Hold to Unlock

“For everything God created is good, and nothing is to be rejected if it is received with thanksgiving.” 1 Timothy 4:4

First of all, I’d like to thank my readers for all the support I received after my last post! After that went live, the topics for potential posts that kept filling my head were darker in nature, and I now have a few half finished pieces on the back burner.  It didn’t feel right to start focusing too much on the negative things, because there has been so many positive things about this crazy journey into Quakerism! So…what positive thing could I write at length about…hmmm….got it!

**Spoiler alert**

This blog is about hugs! And it is dedicated to my friend Kristen. Lets get to it : D



What is ministry? This query has been one that I have frequently revisited during these last two years among Friends.  Fairly quickly, I concluded that ministry is not restricted to people in ties, a specific gender, or to a 30 minute time slot on Sunday. But what is ministry? So much to chew on right there…I don’t have a definition nailed down definition, but I’ve made observations.

Sometimes ministry is volunteering at your child’s school, sometimes it is clearing your schedule to visit a friend in crisis, sometimes it is a smile to a passerby on a street, sometimes it looks like providing childcare on Sunday, sometimes it is being vegan, sometimes it is studying hard and mastering a discipline, sometimes it is a mission trip, sometimes it is making a new friend during recess, sometimes it is not flipping off someone on the road who cuts you off.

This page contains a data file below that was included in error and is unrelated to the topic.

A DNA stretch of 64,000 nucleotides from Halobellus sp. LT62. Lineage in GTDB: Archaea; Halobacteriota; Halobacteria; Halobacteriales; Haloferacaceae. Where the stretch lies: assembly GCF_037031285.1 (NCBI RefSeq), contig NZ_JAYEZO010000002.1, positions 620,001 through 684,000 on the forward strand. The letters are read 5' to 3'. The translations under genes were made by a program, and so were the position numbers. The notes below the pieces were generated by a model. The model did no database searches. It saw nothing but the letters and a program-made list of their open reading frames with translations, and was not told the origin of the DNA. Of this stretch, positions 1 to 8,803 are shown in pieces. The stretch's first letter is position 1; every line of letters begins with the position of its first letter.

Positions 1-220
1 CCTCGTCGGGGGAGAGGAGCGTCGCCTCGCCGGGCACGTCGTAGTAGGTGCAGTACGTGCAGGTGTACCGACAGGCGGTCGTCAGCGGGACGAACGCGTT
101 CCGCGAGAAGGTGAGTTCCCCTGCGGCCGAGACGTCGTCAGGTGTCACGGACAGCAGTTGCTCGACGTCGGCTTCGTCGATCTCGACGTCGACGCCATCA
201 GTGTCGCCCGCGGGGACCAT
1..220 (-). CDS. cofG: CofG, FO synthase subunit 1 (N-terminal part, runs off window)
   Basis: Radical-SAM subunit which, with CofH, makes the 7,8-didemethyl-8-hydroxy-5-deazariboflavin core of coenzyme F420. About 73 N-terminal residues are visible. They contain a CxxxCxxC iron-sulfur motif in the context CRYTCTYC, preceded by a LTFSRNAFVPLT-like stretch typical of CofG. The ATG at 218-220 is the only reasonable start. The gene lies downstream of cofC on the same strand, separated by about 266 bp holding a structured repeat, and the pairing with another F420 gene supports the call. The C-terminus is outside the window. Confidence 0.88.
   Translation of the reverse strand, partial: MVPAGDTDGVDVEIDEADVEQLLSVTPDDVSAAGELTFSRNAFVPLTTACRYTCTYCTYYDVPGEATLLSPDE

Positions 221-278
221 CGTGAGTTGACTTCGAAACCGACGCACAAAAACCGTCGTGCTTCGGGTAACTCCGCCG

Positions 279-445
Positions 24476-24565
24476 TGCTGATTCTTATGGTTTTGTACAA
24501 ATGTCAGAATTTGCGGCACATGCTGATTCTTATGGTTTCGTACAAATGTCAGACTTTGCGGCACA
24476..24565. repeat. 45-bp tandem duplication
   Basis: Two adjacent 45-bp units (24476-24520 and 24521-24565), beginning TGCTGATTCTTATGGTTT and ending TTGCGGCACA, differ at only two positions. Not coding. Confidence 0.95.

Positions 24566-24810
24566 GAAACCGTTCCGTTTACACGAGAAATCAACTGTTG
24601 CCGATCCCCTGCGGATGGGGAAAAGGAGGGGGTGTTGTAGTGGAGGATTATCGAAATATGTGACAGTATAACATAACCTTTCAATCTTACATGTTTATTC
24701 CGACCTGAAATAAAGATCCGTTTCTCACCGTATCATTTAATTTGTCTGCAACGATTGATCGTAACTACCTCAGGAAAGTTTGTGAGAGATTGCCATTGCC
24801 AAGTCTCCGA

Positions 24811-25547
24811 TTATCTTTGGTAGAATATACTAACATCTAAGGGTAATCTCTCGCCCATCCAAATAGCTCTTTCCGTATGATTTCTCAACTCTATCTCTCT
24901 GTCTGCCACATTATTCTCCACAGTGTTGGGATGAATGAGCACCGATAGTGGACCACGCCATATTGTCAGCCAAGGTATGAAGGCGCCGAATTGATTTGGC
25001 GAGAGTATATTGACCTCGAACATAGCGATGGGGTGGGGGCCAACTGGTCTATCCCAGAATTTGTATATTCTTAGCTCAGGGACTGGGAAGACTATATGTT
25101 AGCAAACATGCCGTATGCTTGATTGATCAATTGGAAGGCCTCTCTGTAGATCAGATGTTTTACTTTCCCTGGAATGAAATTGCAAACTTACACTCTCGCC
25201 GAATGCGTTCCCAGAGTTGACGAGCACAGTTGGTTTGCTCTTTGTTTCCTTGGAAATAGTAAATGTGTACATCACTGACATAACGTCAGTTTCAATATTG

This list/run-on sentence could go on.

So, I’ve seen that ministry takes a lot of different forms, and while it is hard to pull out common threads, I’ve noticed the necessity of each one that I’ve witnessed. Ministry is necessary. Absolutely necessary. To choose not to answer the call of ministry that has been placed upon ones heart, would be a loss for something or someone. 

I often thank people for their ministries, usually I’m not talking about a specific thing that they did or said, rather, I can tell that even when no one else can see them, in the quiet places of their mind, they are faithfully being the person they are called to be.  Their faithfulness has left me affected, and with a precious gift. 

I’ve been trying these last couple of years to learn how to accept compliments better, as I always used to kinda shrug them off or minimize them.  However, one compliment that I don’t have any trouble owning is when people tell me:

“You give really good hugs”

This elicits an enthusiastic thanks from me, and causes my inner dialogue to giggle ecstatically.  In those moments, I am just so happy because it was a compliment that I never thought I would be given. 

Never mind that generally speaking, cisgender men aren’t socialized to be comfortable with too much affectionate touch. What I’m talking about was something deeper…

When I was 13 and realized I was gay, that knowledge entered my mind with an unwelcome passenger.  I thought I had become untouchable. 

I internalized that I was, factually, an abomination.  I was unclean.
Additionally, as deeply in the closet as I was, I was terrified that participating in any level of physical touch with other boys, would instantly reveal my sin to everyone.